Institute for War and Peace Reporting | Giving Voice, Driving Change

Journalist's Murder Sets Back Free Speech in Central Asia

The killing of Alisher Saipov may deter others from reporting on sensitive topics, and some of his colleagues think that is why he was gunned down.
By Taalai Amanov
The murder of Alisher Saipov, a noted journalist in southern Kyrgyzstan, is a major setback to the right to report freely in Central Asia, especially on the sensitive political situation in Uzbekistan.

Saipov, 26, was killed by three gunshots on the evening of October 24 in the centre of Osh, the major city in the south of Kyrgyzstan.

Kyrgyzstan, where the political climate is more liberal than its neighbours, has been left in shock by the deliberate targeting of a high-profile journalist. No arrests have been made, but many commentators believe Saipov was eliminated because of his critical reporting on the regime in Uzbekistan.

He worked with, a major Russian-language website covering Central Asia, as well as with Radio Liberty and Voice of America. Earlier this year, he founded an Uzbek-language newspaper Siyosat (Politics) that covered events in Uzbekistan as well as his native Kyrgyzstan.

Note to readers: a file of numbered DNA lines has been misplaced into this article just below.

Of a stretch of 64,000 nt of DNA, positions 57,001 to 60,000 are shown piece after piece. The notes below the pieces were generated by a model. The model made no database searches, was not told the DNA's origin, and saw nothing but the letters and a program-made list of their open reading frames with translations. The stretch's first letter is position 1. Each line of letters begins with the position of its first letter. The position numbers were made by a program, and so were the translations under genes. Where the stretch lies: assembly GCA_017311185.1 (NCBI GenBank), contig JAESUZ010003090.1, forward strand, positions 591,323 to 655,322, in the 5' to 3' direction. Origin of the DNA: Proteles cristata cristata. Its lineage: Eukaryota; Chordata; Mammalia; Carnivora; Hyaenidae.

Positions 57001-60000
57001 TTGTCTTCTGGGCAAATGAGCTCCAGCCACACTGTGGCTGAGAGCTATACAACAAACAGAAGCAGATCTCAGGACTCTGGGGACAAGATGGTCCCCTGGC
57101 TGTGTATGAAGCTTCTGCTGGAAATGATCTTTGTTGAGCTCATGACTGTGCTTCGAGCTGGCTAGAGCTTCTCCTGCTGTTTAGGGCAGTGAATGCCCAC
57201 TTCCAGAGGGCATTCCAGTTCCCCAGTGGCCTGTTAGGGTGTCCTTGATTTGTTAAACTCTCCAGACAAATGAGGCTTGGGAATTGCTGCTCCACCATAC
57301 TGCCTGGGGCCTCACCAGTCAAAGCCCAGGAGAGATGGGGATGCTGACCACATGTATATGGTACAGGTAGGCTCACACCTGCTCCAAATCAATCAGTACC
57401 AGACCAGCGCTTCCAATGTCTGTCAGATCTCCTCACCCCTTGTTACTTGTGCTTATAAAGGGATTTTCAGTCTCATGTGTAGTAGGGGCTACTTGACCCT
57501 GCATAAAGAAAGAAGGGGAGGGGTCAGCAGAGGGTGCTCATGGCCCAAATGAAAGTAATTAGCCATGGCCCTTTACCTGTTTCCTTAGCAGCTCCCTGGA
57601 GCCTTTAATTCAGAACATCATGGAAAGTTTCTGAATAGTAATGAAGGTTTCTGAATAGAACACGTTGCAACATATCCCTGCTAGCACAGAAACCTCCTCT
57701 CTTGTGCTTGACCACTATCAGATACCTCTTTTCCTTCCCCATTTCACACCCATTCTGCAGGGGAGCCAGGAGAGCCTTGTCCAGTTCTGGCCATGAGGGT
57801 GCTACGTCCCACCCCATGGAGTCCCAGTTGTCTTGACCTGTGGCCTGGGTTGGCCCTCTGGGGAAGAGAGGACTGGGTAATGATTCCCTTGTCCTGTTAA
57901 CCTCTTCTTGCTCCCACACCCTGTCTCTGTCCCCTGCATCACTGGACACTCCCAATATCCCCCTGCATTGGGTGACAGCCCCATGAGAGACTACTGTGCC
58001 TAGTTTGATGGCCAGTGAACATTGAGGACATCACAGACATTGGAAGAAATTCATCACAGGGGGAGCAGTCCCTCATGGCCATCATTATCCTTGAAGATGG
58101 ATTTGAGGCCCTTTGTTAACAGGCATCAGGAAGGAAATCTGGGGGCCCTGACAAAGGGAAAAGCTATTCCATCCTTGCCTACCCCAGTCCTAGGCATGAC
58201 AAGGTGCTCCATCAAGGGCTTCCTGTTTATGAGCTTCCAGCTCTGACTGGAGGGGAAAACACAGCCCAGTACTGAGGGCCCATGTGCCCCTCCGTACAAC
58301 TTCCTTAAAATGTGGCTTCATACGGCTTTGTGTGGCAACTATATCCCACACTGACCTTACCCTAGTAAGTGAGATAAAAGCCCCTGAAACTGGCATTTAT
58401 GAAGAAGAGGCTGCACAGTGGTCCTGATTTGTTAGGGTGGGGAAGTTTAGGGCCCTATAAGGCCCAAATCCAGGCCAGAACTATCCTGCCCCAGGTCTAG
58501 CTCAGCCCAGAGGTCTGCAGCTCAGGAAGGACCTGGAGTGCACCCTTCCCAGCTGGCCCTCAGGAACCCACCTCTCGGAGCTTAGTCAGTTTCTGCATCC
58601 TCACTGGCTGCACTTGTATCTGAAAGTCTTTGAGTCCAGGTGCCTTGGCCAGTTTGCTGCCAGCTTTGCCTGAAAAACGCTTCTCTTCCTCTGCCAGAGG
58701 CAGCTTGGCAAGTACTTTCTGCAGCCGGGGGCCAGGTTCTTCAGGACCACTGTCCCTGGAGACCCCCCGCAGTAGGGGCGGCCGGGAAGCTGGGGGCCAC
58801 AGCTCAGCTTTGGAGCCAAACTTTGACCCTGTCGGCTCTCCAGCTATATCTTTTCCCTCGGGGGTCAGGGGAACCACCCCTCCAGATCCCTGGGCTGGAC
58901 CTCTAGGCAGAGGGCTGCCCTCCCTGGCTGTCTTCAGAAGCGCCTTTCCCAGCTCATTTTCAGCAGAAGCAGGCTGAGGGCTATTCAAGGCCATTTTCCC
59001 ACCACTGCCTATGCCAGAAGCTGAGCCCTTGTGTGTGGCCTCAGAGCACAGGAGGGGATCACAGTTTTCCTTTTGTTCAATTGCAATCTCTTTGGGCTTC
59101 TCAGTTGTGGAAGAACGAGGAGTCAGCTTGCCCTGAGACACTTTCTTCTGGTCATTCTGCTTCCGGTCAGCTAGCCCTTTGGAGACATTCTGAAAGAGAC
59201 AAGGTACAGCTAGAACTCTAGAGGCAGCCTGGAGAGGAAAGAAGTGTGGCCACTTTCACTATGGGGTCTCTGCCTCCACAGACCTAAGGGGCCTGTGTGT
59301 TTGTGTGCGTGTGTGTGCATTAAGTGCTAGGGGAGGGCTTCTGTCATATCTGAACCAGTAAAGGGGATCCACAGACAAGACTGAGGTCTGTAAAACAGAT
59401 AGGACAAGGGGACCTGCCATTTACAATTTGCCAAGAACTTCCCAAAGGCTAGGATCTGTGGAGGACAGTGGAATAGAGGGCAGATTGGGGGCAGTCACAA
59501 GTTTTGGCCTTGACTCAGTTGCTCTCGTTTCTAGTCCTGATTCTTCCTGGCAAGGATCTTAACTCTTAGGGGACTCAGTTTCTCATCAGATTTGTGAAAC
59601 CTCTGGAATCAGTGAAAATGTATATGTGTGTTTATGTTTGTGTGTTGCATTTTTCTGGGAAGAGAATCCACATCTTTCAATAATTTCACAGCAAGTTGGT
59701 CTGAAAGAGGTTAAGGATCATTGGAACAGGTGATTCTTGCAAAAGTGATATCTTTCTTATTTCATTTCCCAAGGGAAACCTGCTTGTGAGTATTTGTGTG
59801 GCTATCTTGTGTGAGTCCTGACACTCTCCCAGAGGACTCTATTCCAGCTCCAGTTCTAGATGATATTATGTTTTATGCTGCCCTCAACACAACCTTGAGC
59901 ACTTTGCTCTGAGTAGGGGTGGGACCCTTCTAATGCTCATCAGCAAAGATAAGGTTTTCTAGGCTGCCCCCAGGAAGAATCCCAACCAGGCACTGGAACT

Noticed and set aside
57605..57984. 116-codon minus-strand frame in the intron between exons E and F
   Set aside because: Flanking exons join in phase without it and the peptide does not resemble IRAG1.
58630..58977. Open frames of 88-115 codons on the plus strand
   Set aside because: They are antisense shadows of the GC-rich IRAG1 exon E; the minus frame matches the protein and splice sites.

According to Aziza Abdurasulova, a human rights activist in Kyrgyzstan, Siyosat was very popular in the Fergana Valley region of Uzbekistan, next door to Osh.

The murder was condemned around the world as well as in Kyrgyzstan.

“I am shocked and saddened by the brutal assassination of Alisher Saipov - one of the most promising young journalists from Kyrgyzstan, well known in his country and abroad," said Miklos Haraszti, the OSCE Representative on Freedom of the Media.

Hulkar Isamova, an Osh journalist who produces the Rezonans programme on the local Mezon television station, told IWPR that Saipov’s death had made many local journalists think about their own security.

“As a human being, I am afraid and I shudder every time I get a phone call, but as a journalist I do not get intimidated by that. In contrast, it has made us angry and we have rallied together,” she said.

Like many others, Isamova believes it is no coincidence that Saipov was silenced in the run-up to the Uzbek presidential election scheduled for December 23, to prevent alternative viewpoints being heard.